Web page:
CHICAGO - One day after scrambling to cover a $634 million teachers' pension payment, Chicago and its public school system warned of the dire impact that looms if the state doesn't either take over the district's pension fund or cover a big share of the cash-strapped district's contributions.
Chicago Public Schools officials tapped a new $200 million tax anticipated note-backed credit line with JPMorgan and announced $200 million in cuts late Tuesday to make the full payment due that was due June 30.
A partial or delayed payment could have triggered further credit ratings deterioration and litigation. The district had sought state legislative approval to delay the payment until August 10, providing more time to work out a long-term state supported fix, but it failed.
From city hall to the state capitol, CPS' struggles were the subject of warnings Wednesday that help is needed to shore up the district's precarious fiscal condition underscored by a $1.1 billion budget deficit and the growing cost to service $9.5 billion of unfunded pension obligations. The city teachers' fund is 52% funded and the fiscal 2016 contribution rises to nearly $700 million.
The school system's struggles could drive much deeper cuts and Chicago property taxes could rise by $175 million to $200 million, officials warned.
During a news conference Wednesday to discuss the impact of cuts and press the state to support either of two options aimed at easing the district's pension burden, Chicago Mayor Rahm Emanuel called the cuts "intolerable, unacceptable, unconscionable." But, Emanuel said CPS has few choices other choices due to state inaction.
The reductions include 1,400 job cuts, including 350 vacant positions. The plan trims $17.4 million from network office spending, $15.8 million for new charters, and $11.1 million from facility repair and maintenance which is a 25% reduction. High school hours will change as will magnet school busing to save funds. Schools will open on time, Emanuel and CPS interim chief executive officer Jesse Ruiz said.
Emanuel and Ruiz laid out two options they are pressing the state to consider as a long-term solution. One calls for the state to absorb the teachers’ fund into the state fund, which is even more poorly funded than the CPS fund. The second option requires greater support from teachers, the state, and property taxpayers. It calls for the state to cover what’s known as the normal cost of the pension contribution similar to what the state does for districts outside Chicago. That would trim up to $200 million off CPS’ contribution. Under that second option, teachers would also be asked to cover a bigger share of the pension payment and Emanuel would ask the city council to restore a teachers pension property tax levy imposed prior to 1995, raising $175 million. The mayor could seek council approval for another $50 million activating a levy for capital.
"Because of the way the system is set up Chicago is the only city forced to make the perverse choice between making pension payments and making cuts to our schools. So I am asking Springfield to fix it," Emanuel said.
Earlier on Wednesday, CPS and Chicago pitched the Chicago Teachers' Pension Fund to consider a $500 million loan allowing it to defer some of its fiscal 2016 payments into 2017. The district would shift to making payments monthly instead of its current lump sum at the fiscal year's end and would pay an interest rate similar to the assumed rate on investments. Without the relief, the district warned of the need to make even deeper cuts.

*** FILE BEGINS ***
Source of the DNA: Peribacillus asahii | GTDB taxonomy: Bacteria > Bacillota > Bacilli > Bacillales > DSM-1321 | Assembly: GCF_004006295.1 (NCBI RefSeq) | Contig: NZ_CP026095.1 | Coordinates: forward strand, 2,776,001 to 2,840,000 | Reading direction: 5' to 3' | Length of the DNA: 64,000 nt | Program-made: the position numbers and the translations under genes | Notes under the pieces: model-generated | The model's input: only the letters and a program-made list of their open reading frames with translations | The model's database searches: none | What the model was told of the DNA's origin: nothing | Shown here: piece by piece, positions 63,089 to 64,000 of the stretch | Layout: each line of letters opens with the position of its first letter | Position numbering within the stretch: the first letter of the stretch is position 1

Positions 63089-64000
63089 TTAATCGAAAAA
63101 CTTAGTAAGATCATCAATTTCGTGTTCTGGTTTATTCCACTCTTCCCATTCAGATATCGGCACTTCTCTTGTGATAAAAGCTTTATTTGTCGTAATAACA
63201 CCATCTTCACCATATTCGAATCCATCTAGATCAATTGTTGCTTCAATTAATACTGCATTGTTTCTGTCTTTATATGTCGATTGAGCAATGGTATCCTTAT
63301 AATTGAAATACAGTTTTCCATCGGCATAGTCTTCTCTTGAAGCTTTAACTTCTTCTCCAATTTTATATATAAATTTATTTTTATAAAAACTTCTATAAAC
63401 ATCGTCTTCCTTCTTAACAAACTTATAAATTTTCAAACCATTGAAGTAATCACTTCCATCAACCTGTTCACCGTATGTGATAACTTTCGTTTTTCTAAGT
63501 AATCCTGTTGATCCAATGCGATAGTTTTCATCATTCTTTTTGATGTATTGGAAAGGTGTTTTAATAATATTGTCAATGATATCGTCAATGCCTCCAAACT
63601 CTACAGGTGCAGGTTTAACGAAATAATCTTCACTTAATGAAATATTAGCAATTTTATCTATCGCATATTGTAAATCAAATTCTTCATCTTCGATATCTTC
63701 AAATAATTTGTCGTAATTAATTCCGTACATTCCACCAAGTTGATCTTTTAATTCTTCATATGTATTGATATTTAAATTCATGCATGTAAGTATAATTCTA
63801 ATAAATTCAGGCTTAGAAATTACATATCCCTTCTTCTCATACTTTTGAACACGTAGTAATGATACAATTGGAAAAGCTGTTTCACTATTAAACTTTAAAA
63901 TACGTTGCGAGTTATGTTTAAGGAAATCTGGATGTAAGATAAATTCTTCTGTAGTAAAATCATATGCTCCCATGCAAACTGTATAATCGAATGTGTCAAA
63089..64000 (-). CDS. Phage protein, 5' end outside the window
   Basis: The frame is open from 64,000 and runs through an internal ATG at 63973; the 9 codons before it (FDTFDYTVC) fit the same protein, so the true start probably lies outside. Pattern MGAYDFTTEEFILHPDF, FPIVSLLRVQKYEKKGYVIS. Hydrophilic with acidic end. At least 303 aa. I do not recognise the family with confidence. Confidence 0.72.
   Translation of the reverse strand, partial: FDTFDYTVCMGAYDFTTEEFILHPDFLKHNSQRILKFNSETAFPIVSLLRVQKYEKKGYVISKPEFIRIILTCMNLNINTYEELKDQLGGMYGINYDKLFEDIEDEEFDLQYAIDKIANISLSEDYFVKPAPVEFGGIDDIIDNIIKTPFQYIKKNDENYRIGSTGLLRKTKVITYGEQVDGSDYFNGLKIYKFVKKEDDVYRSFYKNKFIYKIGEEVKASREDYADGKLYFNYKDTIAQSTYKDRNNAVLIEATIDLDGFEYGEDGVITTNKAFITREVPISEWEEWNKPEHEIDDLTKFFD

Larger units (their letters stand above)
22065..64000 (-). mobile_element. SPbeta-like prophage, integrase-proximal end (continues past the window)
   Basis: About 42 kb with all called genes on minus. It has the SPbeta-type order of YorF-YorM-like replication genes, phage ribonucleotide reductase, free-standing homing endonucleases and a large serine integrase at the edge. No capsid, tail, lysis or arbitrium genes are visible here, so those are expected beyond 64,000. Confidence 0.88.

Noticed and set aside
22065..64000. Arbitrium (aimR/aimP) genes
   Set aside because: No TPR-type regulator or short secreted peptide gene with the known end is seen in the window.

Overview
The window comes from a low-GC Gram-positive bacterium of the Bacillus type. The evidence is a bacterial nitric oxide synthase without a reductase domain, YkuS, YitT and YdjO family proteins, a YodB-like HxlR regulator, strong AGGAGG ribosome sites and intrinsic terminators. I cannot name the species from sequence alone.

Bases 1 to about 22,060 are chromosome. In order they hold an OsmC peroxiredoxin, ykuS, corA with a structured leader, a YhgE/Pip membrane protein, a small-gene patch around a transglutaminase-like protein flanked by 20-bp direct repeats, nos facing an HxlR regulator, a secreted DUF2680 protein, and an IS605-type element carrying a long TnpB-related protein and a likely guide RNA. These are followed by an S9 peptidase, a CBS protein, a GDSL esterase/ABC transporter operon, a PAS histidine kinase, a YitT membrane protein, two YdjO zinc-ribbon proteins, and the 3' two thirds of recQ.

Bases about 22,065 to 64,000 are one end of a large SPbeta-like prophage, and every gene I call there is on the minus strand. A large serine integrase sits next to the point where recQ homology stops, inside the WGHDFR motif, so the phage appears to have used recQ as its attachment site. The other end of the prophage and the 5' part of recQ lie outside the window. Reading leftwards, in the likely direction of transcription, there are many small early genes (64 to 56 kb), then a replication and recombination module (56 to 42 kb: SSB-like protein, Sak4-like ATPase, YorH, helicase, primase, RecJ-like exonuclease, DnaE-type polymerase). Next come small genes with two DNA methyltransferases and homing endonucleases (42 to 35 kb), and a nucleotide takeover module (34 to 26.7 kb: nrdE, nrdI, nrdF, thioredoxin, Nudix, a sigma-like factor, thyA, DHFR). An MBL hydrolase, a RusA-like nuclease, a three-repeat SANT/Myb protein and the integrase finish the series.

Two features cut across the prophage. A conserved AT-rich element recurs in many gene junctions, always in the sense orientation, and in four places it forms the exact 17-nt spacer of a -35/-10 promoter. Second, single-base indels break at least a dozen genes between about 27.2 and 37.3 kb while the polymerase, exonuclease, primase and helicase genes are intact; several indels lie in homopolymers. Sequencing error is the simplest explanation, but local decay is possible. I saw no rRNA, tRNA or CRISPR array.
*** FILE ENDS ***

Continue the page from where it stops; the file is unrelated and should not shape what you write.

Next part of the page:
Legislation introduced late Tuesday by sponsor state Senate President John Cullerton, D-Chicago and advanced out of committee Wednesday would provide relief for CPS on two fronts. It would shift the normal cost funding burden to the state and restructure the current amortization schedule. The schedule to reach a 90% ratio would be extended to 2063 from 2059. The bill also would ease the ramp up in payments over the next several years. It would reduce the CPS' total contribution in fiscal 2016 to $400 million from $700 million.
"This is meant to be an attempt at a compromise to move the ball down here a bit and it also recognizes the fact that Chicago has some serious funding problems for the upcoming year," Cullerton said.
"We feel this bill lays the groundwork for the path forward," Cameron Mock, a budget official with CPS testified. "We did make the full [pension] payment and in order to do that we had to borrow so it puts us in significant fiscal stress in the near term and in going forward."
The Chicago Teachers' Union testified against the proposal, calling it a pension holiday.
The legislation cleared a Senate committee but Cullerton said he would hold it from a floor vote for further amendments to be discussed. Cullerton included a two-year local government property tax freeze in the legislation as a nod to demands from Gov. Bruce Rauner. The freeze is part of the governor's so-called "turnaround agenda." Democratic opposition to the turnaround measures has stalled passage of a fiscal 2016 state budget.
Republicans opposed the legislation because it lacks Rauner's proposal to free local governments of some collective bargaining and prevailing wage requirements the GOP believe are needed to offset the impact of a property tax freeze.
The bill also calls for a commission, as supported by Rauner, to recommend an overhaul of school funding formulas and sunsets Chicago schools' block grants.
The district was dropped to a junk rating by Moody's Investors Service in May over its fiscal ills and faces further deterioration from multiple rating agencies if it can't shore up its fiscal house.